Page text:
An article supported by the Agency for Healthcare Research and Quality (AHRQ) examines gaps in current electronic health record (EHR) functionality and needed enhancements to better support primary care. “Electronic health record functionality needed to better support primary care” recently appeared in the Journal of the American Medical Informatics Association.
Janet Freeman-Daily writes a blog about lung cancer. As a former aerospace systems engineer with a degree from MIT, Freeman-Daily uses her blog, "Gray Connections," to describe scientific information in less technical terms for patients with lung cancer. It's also a forum in which she can share her personal experiences as someone who had been diagnosed (in 2011) with stage 4 lung cancer. She describes the purpose of her blog this way:
Amazing Charts.com, LLC, a leading developer of Electronic Health Record (EHR) systems, today released the results of its first Amazing Charts User Survey, revealing new insights into what 652 physicians value most out of EHR technology and what practices perceive to be their greatest challenges and opportunities over the next five years. The first Amazing Charts User Survey was completed by Amazing Charts users on January 14, 2014.
The importance of user-centered design in healthcare is truly life or death. Whether it's new medical devices or technologies; drug research, approval or delivery; patient forms or medical record sharing; emergency disaster planning or increasing the functionality of hospitals and everyday healthcare delivery, everyone is affected in some way by the intersection of usability in healthcare. There are many commonalities, yet each region of the world faces its own set of unique challenges.
U.S. Food and Drug Administration issued final guidance for developers of mobile medical applications, or apps, which are software programs that run on mobile communication devices and perform the same functions as traditional medical devices. The guidance outlines the FDA’s tailored approach to mobile apps.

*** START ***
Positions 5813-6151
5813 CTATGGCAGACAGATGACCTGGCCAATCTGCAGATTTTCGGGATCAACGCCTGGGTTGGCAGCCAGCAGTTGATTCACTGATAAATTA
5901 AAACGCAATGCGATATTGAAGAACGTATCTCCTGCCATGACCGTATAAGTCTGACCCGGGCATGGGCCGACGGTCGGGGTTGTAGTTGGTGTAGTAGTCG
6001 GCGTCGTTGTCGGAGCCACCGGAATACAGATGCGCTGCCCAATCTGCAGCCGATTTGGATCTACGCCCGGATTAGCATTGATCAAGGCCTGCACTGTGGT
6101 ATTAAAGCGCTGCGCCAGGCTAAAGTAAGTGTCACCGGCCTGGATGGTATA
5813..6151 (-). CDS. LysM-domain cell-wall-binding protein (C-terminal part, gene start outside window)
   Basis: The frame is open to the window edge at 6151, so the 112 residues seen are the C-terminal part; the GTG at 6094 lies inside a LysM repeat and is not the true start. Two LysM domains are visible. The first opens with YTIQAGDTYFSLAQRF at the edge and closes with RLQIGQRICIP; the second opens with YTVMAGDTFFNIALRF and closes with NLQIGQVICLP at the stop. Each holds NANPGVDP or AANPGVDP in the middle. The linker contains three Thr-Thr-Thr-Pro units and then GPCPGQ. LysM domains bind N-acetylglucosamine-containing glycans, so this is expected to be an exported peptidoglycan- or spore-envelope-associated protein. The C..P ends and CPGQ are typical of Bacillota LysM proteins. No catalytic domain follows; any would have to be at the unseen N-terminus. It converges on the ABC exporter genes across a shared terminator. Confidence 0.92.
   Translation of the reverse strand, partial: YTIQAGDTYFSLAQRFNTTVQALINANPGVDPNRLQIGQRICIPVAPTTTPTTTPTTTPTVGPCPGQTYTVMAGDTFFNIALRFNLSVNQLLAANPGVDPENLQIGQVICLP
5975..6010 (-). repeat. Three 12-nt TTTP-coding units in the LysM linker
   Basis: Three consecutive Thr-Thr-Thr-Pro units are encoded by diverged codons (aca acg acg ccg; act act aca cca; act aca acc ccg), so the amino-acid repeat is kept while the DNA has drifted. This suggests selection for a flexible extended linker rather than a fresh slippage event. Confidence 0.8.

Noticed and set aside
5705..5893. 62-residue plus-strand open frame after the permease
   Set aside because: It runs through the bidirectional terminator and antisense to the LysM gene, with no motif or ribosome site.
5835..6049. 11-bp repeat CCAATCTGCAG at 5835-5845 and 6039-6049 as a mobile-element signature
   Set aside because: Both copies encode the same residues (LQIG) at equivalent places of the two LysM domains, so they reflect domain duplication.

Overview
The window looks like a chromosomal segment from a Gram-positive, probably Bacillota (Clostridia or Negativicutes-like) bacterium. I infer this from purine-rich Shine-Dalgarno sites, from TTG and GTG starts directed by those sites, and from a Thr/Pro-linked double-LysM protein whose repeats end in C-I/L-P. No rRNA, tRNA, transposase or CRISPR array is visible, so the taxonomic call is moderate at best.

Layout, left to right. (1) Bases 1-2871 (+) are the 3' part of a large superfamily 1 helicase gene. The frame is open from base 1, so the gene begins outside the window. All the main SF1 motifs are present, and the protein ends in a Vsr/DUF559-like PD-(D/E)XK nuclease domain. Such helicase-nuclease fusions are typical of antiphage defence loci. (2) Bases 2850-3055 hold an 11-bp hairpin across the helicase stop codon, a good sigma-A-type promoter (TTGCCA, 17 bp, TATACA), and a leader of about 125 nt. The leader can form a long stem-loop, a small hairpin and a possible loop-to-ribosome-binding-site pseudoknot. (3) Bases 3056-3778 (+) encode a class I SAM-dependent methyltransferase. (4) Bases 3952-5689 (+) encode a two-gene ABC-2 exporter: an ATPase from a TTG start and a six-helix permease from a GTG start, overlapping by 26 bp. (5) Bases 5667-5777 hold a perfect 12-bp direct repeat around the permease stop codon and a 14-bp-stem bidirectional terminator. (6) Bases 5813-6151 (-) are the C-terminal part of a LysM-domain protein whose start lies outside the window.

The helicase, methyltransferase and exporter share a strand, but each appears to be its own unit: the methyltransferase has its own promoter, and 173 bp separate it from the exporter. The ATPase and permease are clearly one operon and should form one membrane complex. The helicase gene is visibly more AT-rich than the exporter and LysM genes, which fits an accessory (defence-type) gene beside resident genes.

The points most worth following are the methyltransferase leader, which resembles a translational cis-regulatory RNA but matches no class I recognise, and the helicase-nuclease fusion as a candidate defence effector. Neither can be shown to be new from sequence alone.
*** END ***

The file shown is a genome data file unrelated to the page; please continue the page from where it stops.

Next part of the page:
Here are the Top 10 Healthcare Usability Myths Debunked
Myth # 1 Clinicians are uncomfortable with technology and just need more training.
Fact: Current HIT systems often don’t fit the way end users think and work.
Myth # 2 Put it all on 1 screen to make it easier to use.
Fact: Developers need to understand workflows and tasks to know what information is needed.
Myth # 3 Whoever has the Most features wins.
Fact: Vet your current feature set. Less may be more.
Alere™ Connect has been granted a 510(k) market clearance by the U.S. Food and Drug Administration for the Alere™ MobileLink. The new product offering is one of Alere's connected device technologies designed to empower patients by allowing self-testing at home and delivering data quickly and seamlessly to clinical systems accessed by their healthcare providers.
Teratech Corporation today announced the launch of the new uSmart 3200T Ultrasound System, the first in Terason's uSmart family of proprietary products. This revolutionary new tablet, deemed "disruptive technology" by industry leaders, will change the way healthcare is delivered in both hospital and outpatient sectors of point-of-care ultrasound.
Digital technology has transformed virtually all aspects of how we live, and now it's ready to revolutionize health care. In The Creative Destruction of Medicine, Dr. Eric Topal makes a convincing argument that the digital revolution will deconstruct how health care is delivered. For example, hand-held digital devices will provide precise diagnostic information virtually anywhere and transmit it instantaneously wherever needed. Smart phones and e-tablets will give individuals access to applications allowing them to understand and manage their health or disease.
The Usability People work with you on improving the Usability of Healthcare IT.
Together we may save a life! #SafeHealthIT